Experts at the University of Alberta have discovered that taurine may hold the key to predicting and possibly treating long COVID. The research offers new insights into the biological basis of this debilitating condition.
“This research helps us understand what’s happening in the bodies of people with long COVID and could lead to better treatments and tests for them in the future,” said principal investigator Professor Gavin Oudit.
The researchers have developed a predictive test to determine which patients with COVID-19 will have lingering symptoms. Next, the team will conduct a clinical trial to further investigate taurine as a potential treatment for reducing long COVID symptoms.
“An estimated 10–30 percent of individuals convalescing from SARS-CoV-2 infection continue to experience post-acute sequelae of COVID-19 (PASC) or long COVID, characterized by fatigue, sleep disturbance, confusion, and dyspnea, alongside many other debilitating symptoms resulting in significant impairments in their quality of life,” wrote the study authors.
For the investigation, the team followed 117 patients admitted to hospitals with acute COVID-19 symptoms. Blood samples were collected from the individuals at the beginning of their admission and then again after six months.
The researchers also examined the patients’ clinical records for a span of 18 months. Ultimately, 55 of the patients developed what is commonly known as long COVID or severe post-COVID conditions.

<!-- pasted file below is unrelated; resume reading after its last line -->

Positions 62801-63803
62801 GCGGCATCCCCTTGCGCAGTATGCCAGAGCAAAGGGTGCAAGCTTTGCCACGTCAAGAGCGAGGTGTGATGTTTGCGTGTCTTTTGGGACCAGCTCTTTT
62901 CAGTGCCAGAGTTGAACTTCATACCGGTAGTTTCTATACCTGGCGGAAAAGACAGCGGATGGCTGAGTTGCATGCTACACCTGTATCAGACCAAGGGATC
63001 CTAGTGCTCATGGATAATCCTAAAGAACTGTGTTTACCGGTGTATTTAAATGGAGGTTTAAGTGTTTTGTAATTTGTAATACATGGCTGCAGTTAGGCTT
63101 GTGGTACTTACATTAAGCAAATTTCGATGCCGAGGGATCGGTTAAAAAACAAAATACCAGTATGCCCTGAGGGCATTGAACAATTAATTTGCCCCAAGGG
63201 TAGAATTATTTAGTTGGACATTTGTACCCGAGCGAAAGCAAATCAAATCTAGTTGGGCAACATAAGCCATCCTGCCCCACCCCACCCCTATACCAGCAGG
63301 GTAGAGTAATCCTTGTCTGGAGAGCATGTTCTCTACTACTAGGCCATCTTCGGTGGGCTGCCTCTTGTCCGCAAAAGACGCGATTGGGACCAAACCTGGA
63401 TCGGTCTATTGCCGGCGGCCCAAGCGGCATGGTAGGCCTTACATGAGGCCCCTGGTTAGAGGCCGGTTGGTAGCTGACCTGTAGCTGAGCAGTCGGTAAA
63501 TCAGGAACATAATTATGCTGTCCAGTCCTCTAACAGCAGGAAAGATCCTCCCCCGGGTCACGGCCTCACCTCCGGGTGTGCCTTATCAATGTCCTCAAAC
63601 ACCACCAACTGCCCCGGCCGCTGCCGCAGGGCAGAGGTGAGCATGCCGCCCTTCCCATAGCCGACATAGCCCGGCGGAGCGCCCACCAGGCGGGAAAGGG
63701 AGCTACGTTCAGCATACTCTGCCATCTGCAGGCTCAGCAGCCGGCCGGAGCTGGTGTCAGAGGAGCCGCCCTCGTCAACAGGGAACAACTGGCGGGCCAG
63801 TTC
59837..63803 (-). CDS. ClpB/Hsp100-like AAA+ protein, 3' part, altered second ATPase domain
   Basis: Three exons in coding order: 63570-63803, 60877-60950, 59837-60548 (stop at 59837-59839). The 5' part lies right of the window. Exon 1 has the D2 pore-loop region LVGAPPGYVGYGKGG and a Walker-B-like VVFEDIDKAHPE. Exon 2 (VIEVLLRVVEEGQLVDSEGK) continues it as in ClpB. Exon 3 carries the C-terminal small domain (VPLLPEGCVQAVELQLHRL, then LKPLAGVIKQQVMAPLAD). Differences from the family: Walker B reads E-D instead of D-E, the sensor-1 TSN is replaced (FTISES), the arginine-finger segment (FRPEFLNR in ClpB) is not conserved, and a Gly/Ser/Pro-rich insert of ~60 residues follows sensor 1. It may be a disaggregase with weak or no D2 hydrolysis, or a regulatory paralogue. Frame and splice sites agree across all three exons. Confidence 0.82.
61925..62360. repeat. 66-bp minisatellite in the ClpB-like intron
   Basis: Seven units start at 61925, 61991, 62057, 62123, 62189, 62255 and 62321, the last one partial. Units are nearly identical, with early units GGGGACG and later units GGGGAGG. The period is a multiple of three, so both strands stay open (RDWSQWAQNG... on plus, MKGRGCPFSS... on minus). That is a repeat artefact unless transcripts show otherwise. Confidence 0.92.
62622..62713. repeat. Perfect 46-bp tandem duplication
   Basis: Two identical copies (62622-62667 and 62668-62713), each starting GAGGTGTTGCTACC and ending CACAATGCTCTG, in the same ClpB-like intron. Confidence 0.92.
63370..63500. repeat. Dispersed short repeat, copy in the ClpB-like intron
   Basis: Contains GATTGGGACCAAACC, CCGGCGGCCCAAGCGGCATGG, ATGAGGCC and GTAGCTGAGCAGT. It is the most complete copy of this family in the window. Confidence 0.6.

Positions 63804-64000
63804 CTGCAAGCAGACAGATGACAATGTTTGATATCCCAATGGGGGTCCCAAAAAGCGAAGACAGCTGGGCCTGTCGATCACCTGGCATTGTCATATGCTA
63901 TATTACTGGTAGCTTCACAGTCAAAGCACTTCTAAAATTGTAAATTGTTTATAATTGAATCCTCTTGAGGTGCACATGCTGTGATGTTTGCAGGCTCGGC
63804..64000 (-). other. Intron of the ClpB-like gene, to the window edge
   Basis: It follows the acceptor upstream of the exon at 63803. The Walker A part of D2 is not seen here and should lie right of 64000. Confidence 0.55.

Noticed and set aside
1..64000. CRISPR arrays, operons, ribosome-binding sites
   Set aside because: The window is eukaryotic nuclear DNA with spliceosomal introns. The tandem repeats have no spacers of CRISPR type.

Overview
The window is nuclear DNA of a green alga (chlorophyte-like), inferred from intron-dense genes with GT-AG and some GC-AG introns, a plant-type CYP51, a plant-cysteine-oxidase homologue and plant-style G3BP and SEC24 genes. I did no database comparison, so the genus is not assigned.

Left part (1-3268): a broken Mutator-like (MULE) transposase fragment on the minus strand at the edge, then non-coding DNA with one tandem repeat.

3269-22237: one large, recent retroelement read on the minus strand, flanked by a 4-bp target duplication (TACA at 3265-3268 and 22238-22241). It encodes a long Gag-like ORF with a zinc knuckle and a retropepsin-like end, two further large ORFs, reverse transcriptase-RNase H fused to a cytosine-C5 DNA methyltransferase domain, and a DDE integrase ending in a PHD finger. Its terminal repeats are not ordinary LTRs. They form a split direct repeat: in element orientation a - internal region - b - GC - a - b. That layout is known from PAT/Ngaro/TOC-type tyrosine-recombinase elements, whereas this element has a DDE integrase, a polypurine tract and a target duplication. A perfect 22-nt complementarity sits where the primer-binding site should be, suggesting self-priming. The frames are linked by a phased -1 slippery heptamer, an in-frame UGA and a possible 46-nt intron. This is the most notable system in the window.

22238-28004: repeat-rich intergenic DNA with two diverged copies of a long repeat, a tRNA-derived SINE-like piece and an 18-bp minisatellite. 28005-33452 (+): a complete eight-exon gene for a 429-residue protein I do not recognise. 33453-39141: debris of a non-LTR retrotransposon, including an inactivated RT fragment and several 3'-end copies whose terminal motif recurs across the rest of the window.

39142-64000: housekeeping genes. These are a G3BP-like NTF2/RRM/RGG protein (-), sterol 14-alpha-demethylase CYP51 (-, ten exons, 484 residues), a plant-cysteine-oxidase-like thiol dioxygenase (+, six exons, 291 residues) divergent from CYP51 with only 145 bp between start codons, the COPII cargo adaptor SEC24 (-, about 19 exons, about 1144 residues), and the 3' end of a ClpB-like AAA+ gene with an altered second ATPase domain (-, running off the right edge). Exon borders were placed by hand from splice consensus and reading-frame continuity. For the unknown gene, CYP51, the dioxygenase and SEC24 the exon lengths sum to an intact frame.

The team analyzed the blood samples for changes in proteins, metabolites, and signs of inflammation. By using machine learning to review these changes, the researchers created a predictive model comprising 20 molecules.
With an accuracy rate of 83 percent, the model predicted the chances of adverse clinical outcomes once the patients were discharged.
The researchers said the most striking difference they found among patients was in plasma levels of taurine.
“Patients with lower levels of taurine had a lot more symptoms, more of them were hospitalized and there was an increased risk for mortality,” explained Oudit. “Patients that had high levels of taurine and maintained high levels of taurine in their blood had much fewer ongoing symptoms and did better.”
Taurine is an amino acid that can be found in dietary sources such as meat and fish. It is also naturally produced by the human liver. Beyond its role in various physiological functions, it plays a role in regulating the immune system.
While the potential of taurine supplementation seems promising for treating a spectrum of long COVID symptoms, Oudit advises patients against self-medication. He emphasizes that more research is needed – specifically human trials on the impact of taurine supplementation.
“Patients should not go out and start consuming taurine in high levels to help with long COVID,” said Professor Oudit. “Taurine supplements are relatively safe, but we need to get that evidence from a clinical trial.”
The study is published in the journal Cell Reports Medicine.
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